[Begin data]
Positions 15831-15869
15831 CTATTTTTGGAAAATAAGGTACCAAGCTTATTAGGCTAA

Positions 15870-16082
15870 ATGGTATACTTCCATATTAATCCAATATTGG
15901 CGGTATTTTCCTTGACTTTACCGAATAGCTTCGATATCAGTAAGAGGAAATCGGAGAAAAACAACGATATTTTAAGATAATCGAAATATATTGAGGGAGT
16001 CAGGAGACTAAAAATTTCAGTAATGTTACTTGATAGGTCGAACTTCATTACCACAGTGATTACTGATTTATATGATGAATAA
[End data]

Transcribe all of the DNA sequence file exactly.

Positions 15831-15869
15831 CTATTTTTGGAAAATAAGGTACCAAGCTTATTAGGCTAA

Positions 15870-16082
15870 ATGGTATACTTCCATATTAATCCAATATTGG
15901 CGGTATTTTCCTTGACTTTACCGAATAGCTTCGATATCAGTAAGAGGAAATCGGAGAAAAACAACGATATTTTAAGATAATCGAAATATATTGAGGGAGT
16001 CAGGAGACTAAAAATTTCAGTAATGTTACTTGATAGGTCGAACTTCATTACCACAGTGATTACTGATTTATATGATGAATAA